Want to do it yourself and avoid all those fees?
Why not sell it on one of those community based online sales formats?
Let’s just make up an online sales website as an example: “Bobslist”.
You write an ad describing your timeshare’s amenities, size, availability, and season. Maybe you attach a few snapshots you took when you were there. You might be a little unclear about what your deed describes but at least you know it is in Las Vegas.
Who is the resort management company?
How is the title transferred?
Do I use a title company?
Who do I notify at the resort about the transfer of ownership?
What is a “right of first refusal” and does my resort do that?
Who gets the next week’s usage?
What about my weeks in the bank? They are mine, aren’t they?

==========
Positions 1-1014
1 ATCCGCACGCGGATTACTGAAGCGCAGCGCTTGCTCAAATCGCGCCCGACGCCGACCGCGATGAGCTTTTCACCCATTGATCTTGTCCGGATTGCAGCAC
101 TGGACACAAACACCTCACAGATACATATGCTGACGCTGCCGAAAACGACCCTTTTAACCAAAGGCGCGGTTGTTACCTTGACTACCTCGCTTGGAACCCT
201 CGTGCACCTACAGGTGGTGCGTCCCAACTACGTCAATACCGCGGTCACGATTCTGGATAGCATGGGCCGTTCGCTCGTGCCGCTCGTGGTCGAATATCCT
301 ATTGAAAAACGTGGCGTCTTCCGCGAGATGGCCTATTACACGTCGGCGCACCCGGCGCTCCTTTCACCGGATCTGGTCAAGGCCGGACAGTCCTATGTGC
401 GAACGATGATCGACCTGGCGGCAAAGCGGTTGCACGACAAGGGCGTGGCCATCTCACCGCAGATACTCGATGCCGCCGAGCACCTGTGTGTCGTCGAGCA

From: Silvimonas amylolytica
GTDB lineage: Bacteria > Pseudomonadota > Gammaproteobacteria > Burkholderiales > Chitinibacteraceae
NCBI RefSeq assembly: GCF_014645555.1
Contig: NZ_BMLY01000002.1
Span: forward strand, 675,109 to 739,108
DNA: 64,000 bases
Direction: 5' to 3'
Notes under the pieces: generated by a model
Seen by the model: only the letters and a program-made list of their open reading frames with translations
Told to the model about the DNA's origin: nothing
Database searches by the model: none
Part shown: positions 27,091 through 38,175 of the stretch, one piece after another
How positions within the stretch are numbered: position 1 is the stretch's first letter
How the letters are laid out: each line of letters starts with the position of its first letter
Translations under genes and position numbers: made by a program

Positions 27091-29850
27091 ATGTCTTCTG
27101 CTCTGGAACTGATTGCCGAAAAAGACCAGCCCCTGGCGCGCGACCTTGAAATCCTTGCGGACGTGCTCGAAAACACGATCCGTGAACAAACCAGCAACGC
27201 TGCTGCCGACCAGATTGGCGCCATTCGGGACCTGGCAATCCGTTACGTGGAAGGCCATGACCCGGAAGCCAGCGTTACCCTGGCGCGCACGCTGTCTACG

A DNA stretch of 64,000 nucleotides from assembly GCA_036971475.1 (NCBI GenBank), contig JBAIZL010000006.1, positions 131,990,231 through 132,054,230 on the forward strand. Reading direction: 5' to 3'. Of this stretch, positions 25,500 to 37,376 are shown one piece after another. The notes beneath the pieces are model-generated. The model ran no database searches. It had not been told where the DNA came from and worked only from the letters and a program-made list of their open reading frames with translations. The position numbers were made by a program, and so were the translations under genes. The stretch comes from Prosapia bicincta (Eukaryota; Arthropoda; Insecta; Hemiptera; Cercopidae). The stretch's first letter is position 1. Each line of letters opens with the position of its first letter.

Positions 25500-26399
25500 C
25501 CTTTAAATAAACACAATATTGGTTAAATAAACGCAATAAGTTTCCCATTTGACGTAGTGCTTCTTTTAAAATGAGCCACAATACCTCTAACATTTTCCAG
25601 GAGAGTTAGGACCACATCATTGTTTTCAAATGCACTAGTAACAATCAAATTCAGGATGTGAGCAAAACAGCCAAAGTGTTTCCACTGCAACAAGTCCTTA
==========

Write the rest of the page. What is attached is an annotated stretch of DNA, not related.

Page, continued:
What if I get a maintenance fee bill while it is in closing?
What if I get a maintenance fee bill after closing?
If it is in another country, who can legally transfer the title and what paperwork is required?
Will I have to attend a closing?
How many people will call me off of my ad thinking I am selling a whole ownership condo for a very low price?
How many times will someone call me who does not even know what a timeshare is?
You can see the issues that come up when you run an ad to sell something like a timeshare for sale on any site. You have to be able to accurately describe what you are selling or the deal will most certainly fall through. And the closing process could take a long time especially if the timeshare is in Hawaii, Mexico, or Canada.
Here is the solution: use a timeshare resale broker. It is worth it to pay a professional to get the job done right the first time.